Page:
THE CRUSADE OF EPICS: Top 64, Round 68

Vote for your FAVORITE songs in each pair:

  • Jethro Tull - Budapest

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  • Total voters

Diesel 11

As you scream into the web of silence...
“Earth Day” was a lot better than I was actually anticipating. It was pretty whacky, but that’s kinda what I was expecting anyway. Lots of different shades going on even as it just sort of kept trudging on and on and on. I mean that in a good way, I was surprised when it was over.

I think it’s time a came out as a “Lochness” fan. In fact, it’s pretty much the only song I really really like from Angel Of Retribution. It was a really daring move from Priest to throw on a song the size of “Rime Of The Ancient Mariner” on their comeback album, but it seems they felt they had something to prove. That they could still go in new directions and not just be a legacy act. And I’m sure a lot of people feel it flopped, but I don’t. I dig the hell out of this song.

Let’s start with the music. Priest threw in a ton of atmosphere into this bad boy. Listen to the intro and how it really almost sounds like something is lurking beneath the water. Then listen to the start of the riff and how it feels like the monster has peaked its head out and is awaiting its moment. And then the riff itself, a triumphantly doomy procession where you can just envision the monster swimming down the lake with onlookers in absolute shock.

Let’s talk a moment about the lyrics. I’m sure we can all agree that the Metal Gods aren’t exactly the front runners in the Metal Wordsmiths Championship. Yet what they have that so many of those that emulate them lack is a real sense of how to match the lyrics with the music. Where it should sound like absolute cheese, it instead sounds powerful. Judas Priest capture a sense of naivety that allows them to actually, in a blunter fashion, perfectly evoke images and feelings from you. In that sense the verses are absolutely perfect. Rob describes the monster with a decent dash of detail to really bring to life what he’s getting across. Of course the chorus itself is cheesy, but do Priest really have much left to prove? And do they not have you enthralled at the same time?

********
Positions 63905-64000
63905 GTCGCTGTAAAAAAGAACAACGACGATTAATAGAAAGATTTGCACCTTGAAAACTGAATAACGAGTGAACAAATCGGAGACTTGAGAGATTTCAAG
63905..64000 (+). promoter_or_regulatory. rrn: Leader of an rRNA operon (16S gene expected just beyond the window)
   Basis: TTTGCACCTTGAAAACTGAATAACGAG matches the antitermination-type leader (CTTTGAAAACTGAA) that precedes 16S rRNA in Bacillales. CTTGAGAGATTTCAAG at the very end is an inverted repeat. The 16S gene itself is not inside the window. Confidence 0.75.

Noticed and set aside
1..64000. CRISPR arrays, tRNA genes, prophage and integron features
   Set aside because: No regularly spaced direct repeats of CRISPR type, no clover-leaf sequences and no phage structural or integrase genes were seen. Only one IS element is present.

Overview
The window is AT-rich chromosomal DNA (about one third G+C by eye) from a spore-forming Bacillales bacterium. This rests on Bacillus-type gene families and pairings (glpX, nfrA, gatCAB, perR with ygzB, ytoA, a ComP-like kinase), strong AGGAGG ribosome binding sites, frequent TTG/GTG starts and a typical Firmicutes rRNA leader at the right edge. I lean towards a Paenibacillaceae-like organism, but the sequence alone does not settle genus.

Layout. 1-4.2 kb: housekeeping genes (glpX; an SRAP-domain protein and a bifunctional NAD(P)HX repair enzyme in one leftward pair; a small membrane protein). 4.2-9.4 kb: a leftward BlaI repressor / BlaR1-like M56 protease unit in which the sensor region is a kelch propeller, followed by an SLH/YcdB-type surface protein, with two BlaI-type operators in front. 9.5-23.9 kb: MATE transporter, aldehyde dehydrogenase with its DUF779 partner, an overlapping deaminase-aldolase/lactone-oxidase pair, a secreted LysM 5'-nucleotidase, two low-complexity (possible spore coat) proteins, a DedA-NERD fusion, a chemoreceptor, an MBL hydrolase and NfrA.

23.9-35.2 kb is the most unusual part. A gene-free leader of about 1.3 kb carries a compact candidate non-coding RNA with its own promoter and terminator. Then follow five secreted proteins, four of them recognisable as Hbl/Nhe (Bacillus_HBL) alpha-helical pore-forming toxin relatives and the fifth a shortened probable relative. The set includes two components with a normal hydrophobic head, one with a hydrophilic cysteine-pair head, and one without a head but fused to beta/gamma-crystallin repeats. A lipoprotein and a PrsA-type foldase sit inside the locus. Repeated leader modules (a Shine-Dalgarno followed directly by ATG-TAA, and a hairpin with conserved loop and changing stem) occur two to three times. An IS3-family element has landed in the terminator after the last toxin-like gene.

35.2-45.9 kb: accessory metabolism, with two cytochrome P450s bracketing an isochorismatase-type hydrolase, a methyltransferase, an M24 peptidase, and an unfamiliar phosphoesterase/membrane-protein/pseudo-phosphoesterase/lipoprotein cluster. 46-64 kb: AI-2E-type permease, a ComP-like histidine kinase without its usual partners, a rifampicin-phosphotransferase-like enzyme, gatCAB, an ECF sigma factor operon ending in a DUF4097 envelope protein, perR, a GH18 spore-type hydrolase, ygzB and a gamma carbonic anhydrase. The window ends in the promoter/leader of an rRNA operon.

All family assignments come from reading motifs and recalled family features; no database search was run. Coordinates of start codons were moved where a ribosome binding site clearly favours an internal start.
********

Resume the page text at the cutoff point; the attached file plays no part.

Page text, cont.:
One of the best parts is when we return to the watery cloak that has hidden the monster for hundreds of years, in the interlude. The band really harnesses brilliance here. They know how to bring things down to build up to the grand finale. And what a finale. As soon as that pre-chorus comes back in and we launch back up to the real deal in the chorus itself, it’s game over for Devin. Judas fucking Priest, of all bands, managed to make a thirteen minute behemoth and just slapped it down as if they had been in the business of epics from the very beginning. It’s an experiment that paid off, and something they only managed to recapture once or twice on the even more experimental (and dreadfully bloated) Nostradamus. The boys were back, and even though it doesn’t hit the heights of their god-tier material, it showcases to me a lot of what truly makes Judas Priest, Judas Priest.



Staff member
I've seen Octavarium lose these games before, I was more interested in submitting stuff that doesn't appear as often to maybe turn some folks on to new music. Seems more interesting that way.


What's yours is mine and what's mine is mine too
Yeah, to me Octavarium is a pretty average DT song. Kinda like what Rime is to Maiden. But I still think that it's extremely weird that nobody nominated it.